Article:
The suffering of family and friends as they watched him waste away promised to be prolonged and agonizing. Plus, when he eventually would die, there would be all the normal pain and tears of death anyway. Williams simply saved everyone else the trouble of watching it play out over months or years.
What this overlooks is that we have a duty to care for ailing, failing friends and family members. That's not something we are entitled to be spared.
Moreover, that experience develops soul-building virtues. But, of course, this reflects a profound difference between secularism and Christianity. It was Christians who founded hospitals and orphanages.
Problem is, ethical reasoning depends on our ability to appeal to someone's conscience. But in the case of people like Tod, there's nothing to work with. They are too corrupt.
His experience adds a lot of weight to those who argue for legalization of assisted suicide, at least in cases where the prognosis is similar to his. It takes a lot of courage to make this decision and go out on your own terms. It is the exact opposite of selfishness.
And there you have Tod's ulterior agenda. The entire article was structured to arrive at that foregone conclusion.
Once again, this goes to a fundamental difference between secularism and Christianity. I remember that nursing home in New Orleans. When Katrina was forecast to hit New Orleans, where were the family members? Why didn't they come back for their stranded mothers and fathers, to rescue them ahead of the storm? They just left them behind. Left them there to take their chances. Left them there to die.
The consistent alternative to Christian ethics is Nietzschean nihilism. And many people will get a dose of their own medicine. Having supported abortion, they will be abandoned by their fair-weather friends when they become weak in mind or body. Poetic justice.
1. This post is not about the morality of lying. Rather, it's about the relationship between truthfulness and trustworthiness. This is an issue that crops up in many walks of life. Dating, voting, parenting, marriage, friendship, business partnerships. For instance, it's sometimes said that because all politicians lie, the fact that a particular candidate is a pathological liar is no reason not to vote for him (or her).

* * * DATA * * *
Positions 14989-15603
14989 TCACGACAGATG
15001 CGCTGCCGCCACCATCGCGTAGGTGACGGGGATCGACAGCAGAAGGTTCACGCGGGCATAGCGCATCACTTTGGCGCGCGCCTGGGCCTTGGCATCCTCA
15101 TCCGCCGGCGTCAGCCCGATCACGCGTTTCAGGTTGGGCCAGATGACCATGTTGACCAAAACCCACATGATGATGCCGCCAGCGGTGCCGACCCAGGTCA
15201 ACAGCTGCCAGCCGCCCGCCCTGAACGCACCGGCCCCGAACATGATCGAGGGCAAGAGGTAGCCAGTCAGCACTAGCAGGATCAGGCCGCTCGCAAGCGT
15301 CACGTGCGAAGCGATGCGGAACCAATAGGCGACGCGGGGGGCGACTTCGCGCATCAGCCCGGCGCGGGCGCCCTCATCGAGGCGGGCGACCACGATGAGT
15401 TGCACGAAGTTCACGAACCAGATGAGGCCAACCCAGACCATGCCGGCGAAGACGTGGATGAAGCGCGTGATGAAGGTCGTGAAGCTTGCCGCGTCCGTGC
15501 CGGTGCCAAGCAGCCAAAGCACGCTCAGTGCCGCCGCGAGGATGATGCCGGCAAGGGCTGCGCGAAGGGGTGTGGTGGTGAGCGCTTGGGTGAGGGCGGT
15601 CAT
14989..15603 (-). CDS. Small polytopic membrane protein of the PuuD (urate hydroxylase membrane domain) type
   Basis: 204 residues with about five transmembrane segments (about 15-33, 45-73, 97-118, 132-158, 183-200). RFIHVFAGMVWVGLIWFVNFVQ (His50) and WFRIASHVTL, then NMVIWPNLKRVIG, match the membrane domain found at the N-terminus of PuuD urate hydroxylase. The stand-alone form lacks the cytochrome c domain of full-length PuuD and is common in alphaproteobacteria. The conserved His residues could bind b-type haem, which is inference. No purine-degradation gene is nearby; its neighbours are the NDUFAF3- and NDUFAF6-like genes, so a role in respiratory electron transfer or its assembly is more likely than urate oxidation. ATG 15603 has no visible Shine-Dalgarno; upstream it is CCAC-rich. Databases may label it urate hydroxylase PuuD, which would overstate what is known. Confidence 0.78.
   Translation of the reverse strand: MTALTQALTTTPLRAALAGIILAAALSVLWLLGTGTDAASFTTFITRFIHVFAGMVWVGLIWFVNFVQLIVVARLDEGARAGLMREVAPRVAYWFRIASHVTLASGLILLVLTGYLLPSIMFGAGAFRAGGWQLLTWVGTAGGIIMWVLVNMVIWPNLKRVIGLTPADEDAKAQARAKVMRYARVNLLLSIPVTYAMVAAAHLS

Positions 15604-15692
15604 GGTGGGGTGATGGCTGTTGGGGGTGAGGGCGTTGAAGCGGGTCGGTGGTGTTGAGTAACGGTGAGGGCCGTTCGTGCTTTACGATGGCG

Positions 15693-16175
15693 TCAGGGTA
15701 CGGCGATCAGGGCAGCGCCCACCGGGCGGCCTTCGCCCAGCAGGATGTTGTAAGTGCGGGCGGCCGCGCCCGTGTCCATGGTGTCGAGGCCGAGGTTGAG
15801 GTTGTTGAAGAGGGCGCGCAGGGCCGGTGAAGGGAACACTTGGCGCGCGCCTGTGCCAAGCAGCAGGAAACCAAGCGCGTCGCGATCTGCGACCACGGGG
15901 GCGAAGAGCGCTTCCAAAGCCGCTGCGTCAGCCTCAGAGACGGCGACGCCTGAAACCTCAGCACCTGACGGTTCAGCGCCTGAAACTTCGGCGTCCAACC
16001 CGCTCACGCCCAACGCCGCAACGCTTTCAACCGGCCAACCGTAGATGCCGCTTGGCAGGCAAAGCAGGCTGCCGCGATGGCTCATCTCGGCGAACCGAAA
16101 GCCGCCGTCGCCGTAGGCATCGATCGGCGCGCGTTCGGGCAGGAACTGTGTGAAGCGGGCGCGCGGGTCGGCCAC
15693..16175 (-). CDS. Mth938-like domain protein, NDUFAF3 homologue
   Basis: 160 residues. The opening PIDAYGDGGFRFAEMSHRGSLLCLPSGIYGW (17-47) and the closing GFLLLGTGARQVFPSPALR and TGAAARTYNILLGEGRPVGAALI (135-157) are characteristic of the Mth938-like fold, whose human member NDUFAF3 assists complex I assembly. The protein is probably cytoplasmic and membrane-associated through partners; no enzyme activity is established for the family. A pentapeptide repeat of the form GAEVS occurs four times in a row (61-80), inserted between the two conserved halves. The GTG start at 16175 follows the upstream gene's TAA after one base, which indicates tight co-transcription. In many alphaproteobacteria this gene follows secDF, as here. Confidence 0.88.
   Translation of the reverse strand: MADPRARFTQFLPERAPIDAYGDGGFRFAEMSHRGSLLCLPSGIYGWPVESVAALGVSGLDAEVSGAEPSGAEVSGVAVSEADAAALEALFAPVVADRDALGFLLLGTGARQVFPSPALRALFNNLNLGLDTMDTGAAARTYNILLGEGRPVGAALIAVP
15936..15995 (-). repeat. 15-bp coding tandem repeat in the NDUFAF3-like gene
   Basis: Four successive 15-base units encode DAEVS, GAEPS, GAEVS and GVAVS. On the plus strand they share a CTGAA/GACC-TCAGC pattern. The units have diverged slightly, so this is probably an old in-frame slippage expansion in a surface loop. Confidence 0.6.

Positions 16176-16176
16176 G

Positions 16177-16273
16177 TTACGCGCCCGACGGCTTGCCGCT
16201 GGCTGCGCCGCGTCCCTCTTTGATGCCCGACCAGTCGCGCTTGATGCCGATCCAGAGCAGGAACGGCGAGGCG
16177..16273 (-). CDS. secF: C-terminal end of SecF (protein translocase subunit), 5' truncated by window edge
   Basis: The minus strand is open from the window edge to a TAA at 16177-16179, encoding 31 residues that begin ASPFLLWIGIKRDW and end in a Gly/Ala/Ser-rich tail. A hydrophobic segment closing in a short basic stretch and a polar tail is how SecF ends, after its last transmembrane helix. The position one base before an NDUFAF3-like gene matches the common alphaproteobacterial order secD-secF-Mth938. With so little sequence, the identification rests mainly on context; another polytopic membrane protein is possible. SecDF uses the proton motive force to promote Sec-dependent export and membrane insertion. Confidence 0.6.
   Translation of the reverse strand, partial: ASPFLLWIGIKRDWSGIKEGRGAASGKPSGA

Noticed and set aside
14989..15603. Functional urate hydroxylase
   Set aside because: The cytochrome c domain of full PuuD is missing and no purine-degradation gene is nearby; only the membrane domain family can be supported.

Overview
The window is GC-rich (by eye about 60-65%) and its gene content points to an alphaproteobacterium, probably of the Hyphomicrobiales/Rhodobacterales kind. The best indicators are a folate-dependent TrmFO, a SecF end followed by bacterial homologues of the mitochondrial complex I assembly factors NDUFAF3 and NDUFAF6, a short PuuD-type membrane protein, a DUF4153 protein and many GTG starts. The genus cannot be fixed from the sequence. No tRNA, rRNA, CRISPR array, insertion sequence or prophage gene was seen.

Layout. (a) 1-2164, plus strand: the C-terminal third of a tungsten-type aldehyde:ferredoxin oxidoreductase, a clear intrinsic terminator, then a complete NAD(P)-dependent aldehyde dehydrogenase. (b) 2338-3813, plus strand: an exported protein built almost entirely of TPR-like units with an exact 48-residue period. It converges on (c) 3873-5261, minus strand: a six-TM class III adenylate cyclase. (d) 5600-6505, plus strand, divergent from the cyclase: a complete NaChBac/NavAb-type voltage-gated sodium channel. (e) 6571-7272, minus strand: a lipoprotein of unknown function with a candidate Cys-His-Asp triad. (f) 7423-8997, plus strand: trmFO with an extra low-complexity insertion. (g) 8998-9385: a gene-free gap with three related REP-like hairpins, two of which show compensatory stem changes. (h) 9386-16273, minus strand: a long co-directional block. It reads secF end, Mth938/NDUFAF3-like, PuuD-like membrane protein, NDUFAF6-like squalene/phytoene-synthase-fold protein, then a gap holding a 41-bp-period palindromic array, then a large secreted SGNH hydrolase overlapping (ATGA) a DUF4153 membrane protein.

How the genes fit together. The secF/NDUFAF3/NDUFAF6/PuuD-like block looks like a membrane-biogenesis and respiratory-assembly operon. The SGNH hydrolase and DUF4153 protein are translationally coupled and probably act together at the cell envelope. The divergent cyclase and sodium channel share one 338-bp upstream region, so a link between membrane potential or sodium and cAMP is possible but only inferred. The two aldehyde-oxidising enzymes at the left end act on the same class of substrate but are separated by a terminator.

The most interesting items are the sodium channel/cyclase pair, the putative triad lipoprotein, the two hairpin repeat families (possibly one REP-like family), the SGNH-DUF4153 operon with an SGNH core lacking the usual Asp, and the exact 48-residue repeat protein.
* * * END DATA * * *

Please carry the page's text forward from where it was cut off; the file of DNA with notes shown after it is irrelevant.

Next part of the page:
2. Some folks never lie. Some folks are chronic liars. And most folks lie some of the time.
For people who lie some of the time, lying tends to be compartmentalized. It depends on the situation or the relationship. Offhand, I'd say people lie for the following reasons:
i) To hurt others
ii) To gain unfair advantage
Someone who lies for (i) or (ii) is untrustworthy.
iii) To protect themselves.
They lie to get out of trouble or avoid getting into trouble.
a) They may lie because they are guilty of wrongdoing
b) They may lie because they are innocent of wrongdoing
Apropos (b), person can be unjustly punished for doing the right thing. There's a significant difference in these two motivations. I'd say a person who lies because he did something wrong is less trustworthy than someone who lies because he is innocent (to evade unjust punishment).
iv) To protect others.
As with (i), a person might cover for someone who's guilty of wrongdoing, or cover for someone who's innocent of wrongdoing, but liable to unjust punishment. I'd say a person who covers for someone's wrongdoing is less trustworthy than a person who covers for the innocent.
Even if you think lying is intrinsically wrong, you can distinguish between good motives and bad motives for lying. If, for instance, you put someone on the spot, that may place him in a dilemma. If it's unfair to put him in that situation, and if he lies to extricate himself, that's an extenuating circumstance.
Likewise, lying to save Jews from Nazis is well-intentioned in a way that lying to cheat a working-class student out of a football scholarship is not, even if you think lying is unjustifiable in both cases.
v) Some people lie to themselves, to bolster self-esteem. Convince themselves that they are better, more deserving, or more talented than is the case.
3. Humans tend to be loyal to an inner circle of friends and family. Some people will lie for the in-group, but not lie to the in-group. They will lie to members of the out-group, but not to members of the in-group. But this may also depend on the situation.
4. On a related note, some partisans or ideologues will lie for the cause. This creates a bit of a paradox. On the one hand, you can't believe anything they say on that topic. On the other hand, they can be trusted to defend and promote their cause, whatever it takes. In that sense, they are reliable liars. You always know what to expect from them–at least when it comes to their agenda.
These people are chronic liars in a specialized sense. Unlike habitual liars, they don't reflexively lie. Rather, they always lie in the service of their cause, whenever the agenda requires it. To the extent, however, that the cause dominates their life, they will lie most of the time.